For several weeks now, the country has been glued on national television, keenly following the latest political controversy focused on what many believed was an inappropriate release of prisoners convicted by the courts for carrying out various heinous crimes. The early release of prisoners happened because of confusion in the implementation of a law on Good Conduct Time Allowances (GCTA) – Republic Act 10592 passed in 2013.

The legislative inquiry in the Senate has, so far, revealed what could have been a thriving business of some Bureau of Corrections (BuCor) personnel to offer early releases of convicted prisoners under the GCTA law in exchange for cash. A wife of a convict at a minimum security facility at the New Bilibid Prisons (NBP) came out to expose the illegal transactions.

It was not established if top BuCor officials knew about the corrupt activities, but it was enough proof to indict the people running the country’s penal system.

Six years ago when lawmakers enacted RA 10592 to amend and liberalize a pre-war and colonial law on GCTA – Act 3815 or the Revised Penal Code of 1932 – the intention was to decongest the country’s jail system, which, according to the Commission on Audit (COA), was more than 400 times overcrowded at the end of December 2018.

There were nearly 140,000 people cramped into the country’s jail system, which ideally should only have about 25,000 people. Under the government manual, as cited by COA, the ideal habitable floor area for each inmate is 4.7 square meters and the ideal maximum number of inmates per cell should only be 10. The government’s campaign against illegal drugs contributed to the overcrowding of these jails.

Also to blame are structural defects in the country’s justice system due to high number of unresolved cases as well as backlogs.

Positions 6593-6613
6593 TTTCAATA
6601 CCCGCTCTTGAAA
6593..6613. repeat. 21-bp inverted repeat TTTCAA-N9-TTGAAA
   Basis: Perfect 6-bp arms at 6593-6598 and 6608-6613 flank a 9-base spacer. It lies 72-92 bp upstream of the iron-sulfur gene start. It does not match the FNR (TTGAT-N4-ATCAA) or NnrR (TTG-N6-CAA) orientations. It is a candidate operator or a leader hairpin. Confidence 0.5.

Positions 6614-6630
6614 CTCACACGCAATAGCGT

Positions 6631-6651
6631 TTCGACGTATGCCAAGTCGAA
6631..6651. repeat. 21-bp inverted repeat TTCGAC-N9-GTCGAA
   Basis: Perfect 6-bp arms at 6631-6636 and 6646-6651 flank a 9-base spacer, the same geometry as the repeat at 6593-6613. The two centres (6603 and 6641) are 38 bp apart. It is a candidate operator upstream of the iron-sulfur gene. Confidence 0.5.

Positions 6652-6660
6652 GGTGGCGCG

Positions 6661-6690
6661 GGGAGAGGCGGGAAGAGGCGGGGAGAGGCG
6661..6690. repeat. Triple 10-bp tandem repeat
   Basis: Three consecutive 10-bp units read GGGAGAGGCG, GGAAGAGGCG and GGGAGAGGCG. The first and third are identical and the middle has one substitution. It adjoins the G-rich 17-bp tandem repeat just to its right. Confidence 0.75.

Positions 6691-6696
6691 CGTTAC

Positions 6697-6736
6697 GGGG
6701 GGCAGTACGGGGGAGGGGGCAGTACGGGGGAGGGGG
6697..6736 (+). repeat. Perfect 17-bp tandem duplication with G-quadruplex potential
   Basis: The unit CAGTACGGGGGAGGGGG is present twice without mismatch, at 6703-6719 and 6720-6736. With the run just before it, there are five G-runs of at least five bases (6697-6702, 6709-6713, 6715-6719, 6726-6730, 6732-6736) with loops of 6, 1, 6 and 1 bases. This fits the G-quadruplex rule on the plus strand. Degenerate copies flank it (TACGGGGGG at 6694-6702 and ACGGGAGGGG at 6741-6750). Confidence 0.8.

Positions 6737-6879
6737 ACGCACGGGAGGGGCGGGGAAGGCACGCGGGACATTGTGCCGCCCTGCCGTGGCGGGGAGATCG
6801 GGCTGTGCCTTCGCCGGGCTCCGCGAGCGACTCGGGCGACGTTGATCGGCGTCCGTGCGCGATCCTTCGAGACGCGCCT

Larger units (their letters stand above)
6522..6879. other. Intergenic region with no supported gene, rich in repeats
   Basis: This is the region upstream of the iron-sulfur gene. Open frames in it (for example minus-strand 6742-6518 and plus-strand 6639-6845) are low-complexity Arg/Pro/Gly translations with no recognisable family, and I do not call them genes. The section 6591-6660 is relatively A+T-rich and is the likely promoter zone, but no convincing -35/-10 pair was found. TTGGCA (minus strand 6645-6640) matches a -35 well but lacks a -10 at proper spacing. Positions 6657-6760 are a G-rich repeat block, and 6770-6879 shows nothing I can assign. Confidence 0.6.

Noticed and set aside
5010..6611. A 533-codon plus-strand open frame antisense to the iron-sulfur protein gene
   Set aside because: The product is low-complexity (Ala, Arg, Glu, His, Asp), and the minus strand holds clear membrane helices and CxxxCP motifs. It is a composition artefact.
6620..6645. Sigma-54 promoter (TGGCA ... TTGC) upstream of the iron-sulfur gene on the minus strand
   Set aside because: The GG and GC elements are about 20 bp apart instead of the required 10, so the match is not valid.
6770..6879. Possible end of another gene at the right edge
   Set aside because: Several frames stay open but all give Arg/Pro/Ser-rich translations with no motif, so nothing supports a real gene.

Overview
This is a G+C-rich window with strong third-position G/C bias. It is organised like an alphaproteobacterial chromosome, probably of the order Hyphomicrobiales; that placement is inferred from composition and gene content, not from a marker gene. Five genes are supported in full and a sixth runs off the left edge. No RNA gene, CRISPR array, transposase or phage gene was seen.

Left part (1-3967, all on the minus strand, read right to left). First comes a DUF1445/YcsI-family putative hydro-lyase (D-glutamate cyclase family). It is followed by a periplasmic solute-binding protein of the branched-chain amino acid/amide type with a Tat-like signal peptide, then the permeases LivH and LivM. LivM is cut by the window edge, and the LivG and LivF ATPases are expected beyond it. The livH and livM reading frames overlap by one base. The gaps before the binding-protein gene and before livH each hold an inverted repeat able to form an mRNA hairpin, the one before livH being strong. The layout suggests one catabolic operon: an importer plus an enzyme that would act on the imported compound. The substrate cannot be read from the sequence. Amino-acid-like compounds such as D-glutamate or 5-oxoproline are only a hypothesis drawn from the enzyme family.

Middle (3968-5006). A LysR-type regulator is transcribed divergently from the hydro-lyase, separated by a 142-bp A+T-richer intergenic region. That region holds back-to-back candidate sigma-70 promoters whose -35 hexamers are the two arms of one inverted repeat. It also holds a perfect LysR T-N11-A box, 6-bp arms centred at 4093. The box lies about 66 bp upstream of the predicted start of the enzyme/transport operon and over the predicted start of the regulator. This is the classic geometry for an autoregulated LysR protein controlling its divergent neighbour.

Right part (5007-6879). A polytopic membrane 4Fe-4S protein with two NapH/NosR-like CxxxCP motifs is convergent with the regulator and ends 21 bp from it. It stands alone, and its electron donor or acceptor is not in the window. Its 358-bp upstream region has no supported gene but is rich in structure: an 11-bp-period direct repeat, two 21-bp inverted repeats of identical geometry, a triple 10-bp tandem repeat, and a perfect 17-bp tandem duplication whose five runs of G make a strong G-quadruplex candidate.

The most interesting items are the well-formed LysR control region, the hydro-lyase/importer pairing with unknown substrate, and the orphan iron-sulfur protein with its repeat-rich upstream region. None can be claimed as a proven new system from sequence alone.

Imagine a suspect in a simple felony as mobile phone snatching or theft, spending more than six years in the city jail awaiting trial for a crime that could be punished by imprisonment of less than six years. By the time the court hands down the verdict, he or she could have already served the prison term in the NBP in Muntinlupa.

The authors of RA 10592, both in the House of Representatives and the Senate, only wanted to decongest the provincial, city and municipal jails and facilities supervised by the Bureau of Jail Management and Penology (BJMP) under the Department of the Interior and Local Government (DILG).

That was why under Section 1 of the RA 10592, the lawmakers wanted to exempt recidivists, escapees, persons deprived of liberty (PDLs) with prior convictions, and those facing charges of heinous crimes, from getting out of preventive imprisonment.

The law was supposed to cover only people who are not convicted yet and are, therefore, in facilities run by the BJMP. Once a court sentences a person, he or she would be transferred to a facility under the Bureau of Corrections under the Department of Justice. Convicts are transferred to the NBP in Muntinlupa or in any of the six regional penal colonies – Davao, Zamboanga, Palawan, Mindoro, Leyte and in Mandaluyong where women convicts are held.

Senate Minority Leader Franklin Drilon had acknowledged lapses made by the upper house of Congress when senators added Section 3 in RA 10592, which BuCor authorities had interpreted liberally to include convicted prisoners. The exclusions, particularly those convicted of heinous crimes, were not stated clearly.